Earlier in this week, I mentioned in a blog post that Chef Suzanne took me to task for working myself too hard. Let me paint the entire picture for you. The week leading up to graduation was one of the busier weeks I’ve cut through since starting the Culinary Arts program. Here is a list of all the things I accomplished:
1: Wrote two blog entries for the school.
2: Wrote an article for 303 Magazine on the coming Belgian sour beer revolution.
3: Tressa and I baked a two flavor cupcake sampler and secured our first ever client as independent bakers.
4: Secured an interview for my next article for 303 Magazine.
5: Learned how to drive stick. Yes, I’m 31 and I just now learned to drive stick.
6: Sorted out paperwork issues with the VA without going mad at the Central Bureaucracy.
7: 30 hours in class
8: Researched, outlined, and pitched a story idea to Chef Amy for a new writing gig that she accepted.
9: Doing my half of the work it takes to keep a household smoothly.
10: Finished part two of my second book (which included somewhere around 6,000 words).
11: I graduated pastry school.
I’m not telling you all this to brag. If anything, this is a warning to stay away from the writing field unless you are truly 100% passionate about words on a screen. Anyway, when I ran into Chef Suzanne outside of Macky Auditorium, she gave me a big hug and said “You are such a rock star!” I asked her what she meant, and she replied, “I saw that list of stuff you did this last week. That’s amazing! I thanked her, my mind honestly more on home and bed than on what was happening (because exhaustion can make you selfish).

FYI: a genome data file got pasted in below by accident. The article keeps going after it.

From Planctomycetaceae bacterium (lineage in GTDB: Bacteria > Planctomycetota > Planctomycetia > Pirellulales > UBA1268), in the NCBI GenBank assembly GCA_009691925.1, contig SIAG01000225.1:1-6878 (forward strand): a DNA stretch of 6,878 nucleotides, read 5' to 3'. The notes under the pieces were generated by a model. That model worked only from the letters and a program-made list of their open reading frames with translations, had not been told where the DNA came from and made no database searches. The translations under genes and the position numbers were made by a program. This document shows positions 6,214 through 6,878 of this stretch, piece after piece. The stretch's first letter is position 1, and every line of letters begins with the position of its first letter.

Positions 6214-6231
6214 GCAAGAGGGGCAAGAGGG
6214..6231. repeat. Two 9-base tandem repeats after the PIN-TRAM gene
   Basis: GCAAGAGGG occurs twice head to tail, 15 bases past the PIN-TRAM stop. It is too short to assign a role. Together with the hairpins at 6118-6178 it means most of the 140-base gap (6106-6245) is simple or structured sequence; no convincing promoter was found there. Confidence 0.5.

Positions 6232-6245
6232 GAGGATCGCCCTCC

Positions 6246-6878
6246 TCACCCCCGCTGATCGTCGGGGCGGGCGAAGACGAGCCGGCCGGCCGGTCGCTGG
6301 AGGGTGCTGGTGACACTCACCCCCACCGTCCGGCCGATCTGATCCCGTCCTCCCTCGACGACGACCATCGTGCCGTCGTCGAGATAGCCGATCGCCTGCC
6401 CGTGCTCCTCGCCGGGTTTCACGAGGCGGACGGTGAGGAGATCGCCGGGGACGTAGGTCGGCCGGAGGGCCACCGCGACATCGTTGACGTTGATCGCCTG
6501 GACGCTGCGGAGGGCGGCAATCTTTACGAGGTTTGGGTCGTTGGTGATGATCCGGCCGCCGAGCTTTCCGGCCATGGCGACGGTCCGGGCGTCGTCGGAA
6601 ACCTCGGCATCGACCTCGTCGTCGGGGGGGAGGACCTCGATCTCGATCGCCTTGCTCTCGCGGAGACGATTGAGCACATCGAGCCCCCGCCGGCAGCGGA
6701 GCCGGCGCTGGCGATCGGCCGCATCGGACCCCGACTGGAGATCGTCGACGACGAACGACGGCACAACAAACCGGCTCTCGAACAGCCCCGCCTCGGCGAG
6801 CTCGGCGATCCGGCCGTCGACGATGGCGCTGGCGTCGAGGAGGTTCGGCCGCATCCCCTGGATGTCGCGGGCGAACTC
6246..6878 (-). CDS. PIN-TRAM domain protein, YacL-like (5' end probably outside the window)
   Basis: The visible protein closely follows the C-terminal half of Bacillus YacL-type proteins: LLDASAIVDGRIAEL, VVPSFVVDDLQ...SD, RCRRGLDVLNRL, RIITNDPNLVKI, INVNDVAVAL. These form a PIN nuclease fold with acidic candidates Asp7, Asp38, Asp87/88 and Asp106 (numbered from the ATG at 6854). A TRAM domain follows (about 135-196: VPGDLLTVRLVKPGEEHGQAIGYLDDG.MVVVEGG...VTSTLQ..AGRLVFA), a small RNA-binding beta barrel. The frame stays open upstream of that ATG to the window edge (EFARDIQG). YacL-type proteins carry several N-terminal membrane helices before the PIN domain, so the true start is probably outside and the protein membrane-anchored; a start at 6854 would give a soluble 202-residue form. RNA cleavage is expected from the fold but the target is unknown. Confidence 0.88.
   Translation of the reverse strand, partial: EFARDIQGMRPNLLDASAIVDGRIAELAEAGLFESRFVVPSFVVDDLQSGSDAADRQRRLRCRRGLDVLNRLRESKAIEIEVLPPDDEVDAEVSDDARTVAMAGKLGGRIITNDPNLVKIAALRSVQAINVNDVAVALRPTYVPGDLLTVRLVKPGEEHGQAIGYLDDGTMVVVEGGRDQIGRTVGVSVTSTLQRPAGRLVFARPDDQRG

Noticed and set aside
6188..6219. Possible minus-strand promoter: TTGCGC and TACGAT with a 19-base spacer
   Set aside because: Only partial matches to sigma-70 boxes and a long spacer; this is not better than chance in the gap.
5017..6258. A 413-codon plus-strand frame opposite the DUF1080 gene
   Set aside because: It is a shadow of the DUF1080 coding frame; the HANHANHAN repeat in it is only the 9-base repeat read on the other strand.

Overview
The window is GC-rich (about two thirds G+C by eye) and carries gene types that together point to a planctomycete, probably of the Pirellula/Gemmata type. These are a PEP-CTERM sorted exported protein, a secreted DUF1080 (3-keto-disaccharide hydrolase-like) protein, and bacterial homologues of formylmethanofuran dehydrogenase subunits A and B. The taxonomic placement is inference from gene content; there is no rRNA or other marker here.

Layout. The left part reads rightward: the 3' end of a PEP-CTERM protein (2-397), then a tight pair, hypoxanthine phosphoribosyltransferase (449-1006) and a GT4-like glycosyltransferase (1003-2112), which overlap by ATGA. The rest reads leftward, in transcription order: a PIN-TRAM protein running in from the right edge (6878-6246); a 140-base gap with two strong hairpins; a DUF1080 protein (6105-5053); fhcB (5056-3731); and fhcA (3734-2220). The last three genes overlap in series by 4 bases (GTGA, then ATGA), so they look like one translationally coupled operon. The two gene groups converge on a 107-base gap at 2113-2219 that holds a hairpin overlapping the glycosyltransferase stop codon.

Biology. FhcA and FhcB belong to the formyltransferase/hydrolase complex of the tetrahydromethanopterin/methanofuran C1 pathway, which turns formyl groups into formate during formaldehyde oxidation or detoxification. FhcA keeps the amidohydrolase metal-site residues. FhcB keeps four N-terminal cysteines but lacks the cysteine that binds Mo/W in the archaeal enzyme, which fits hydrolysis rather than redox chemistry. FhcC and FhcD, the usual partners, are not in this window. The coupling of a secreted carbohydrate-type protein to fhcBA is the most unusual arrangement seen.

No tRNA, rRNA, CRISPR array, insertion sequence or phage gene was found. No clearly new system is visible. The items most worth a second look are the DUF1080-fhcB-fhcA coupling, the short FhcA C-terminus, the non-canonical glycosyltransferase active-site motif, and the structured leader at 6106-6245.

But she surprised the heck out of me when she suddenly said, “Have you been taking time for yourself? You should.” The stern look on her face informed me that it wasn’t really suggestion.
She was right. That week was really the culmination of almost two months of nothing but work work work. And while hard work is something to be proud of, there comes a point where you can’t stack any more weight on top of yourself. Chef Suzanne, with her expert eyes, saw that I was reaching that point and gave me a gentle but stern warning.
And I had been letting things slide. I’d been eating way too much take out. I’ve been drinking way too much caffeine. I’ve been writing so much the letters on my keyboard are starting to wear off. I haven’t been to the gym in so long, I don’t know if my key still works or even where it is. While my resume was growing into a more impressive monolith every week, my body was falling apart, I wasn’t sleeping well, and I was getting more and more depressed every day.
I’ve written in the past about the importance of unwinding, but in all honesty I’m not sure I’m totally happy with how that article turned out. I make it sound like the vast majority of your life should be work, and you do fun things sometimes when you’re ready to snap. In reality, what we should all be doing is finding a nice balance between the things that wind you up and the things that wind you down.
In an effort to correct all the stuff I’d been ignoring over the past months (and to celebrate our four year wedding anniversary), I spent most of this week doing nice things for both Tressa and myself. Homemade meals. Leisurely car rides for no reason. Surprise gifts. I started exercising. I’ve eaten two salads in the past week (a lot for me). We’ve spent more time just cuddling on the couch watching Simpsons reruns than we’ve spent in the past month.
Sure, my writing schedule is a week behind. Sure, I have stuff I need to get done this weekend that could’ve been done during the week. But this is the best I’ve felt in a long time, and it’s starting to show in my classwork. We’ve been in the desserts, pastries, and baking block, and yesterday I made a raspberry panna cotta with an apple/caramel sauce that is the best work I’ve done in a long time.
I’m writing this to vent some of the adventure I’ve been on, sure, but it’s also a warning to prospective students who are coming to Auguste Escoffier while working full time. Be careful that you don’t focus too hard on your career and your future while letting the present fall down around your ears. Don’t make masterpieces in the kitchen, then go home and eat McDonald’s. Maintain a balance and you’ll get a much greater reward out of your time in school.
(That’s one of the great things about the staff at Auguste Escoffier. Sometimes they teach you more than just how to make great food. Thanks Chef Suzanne.)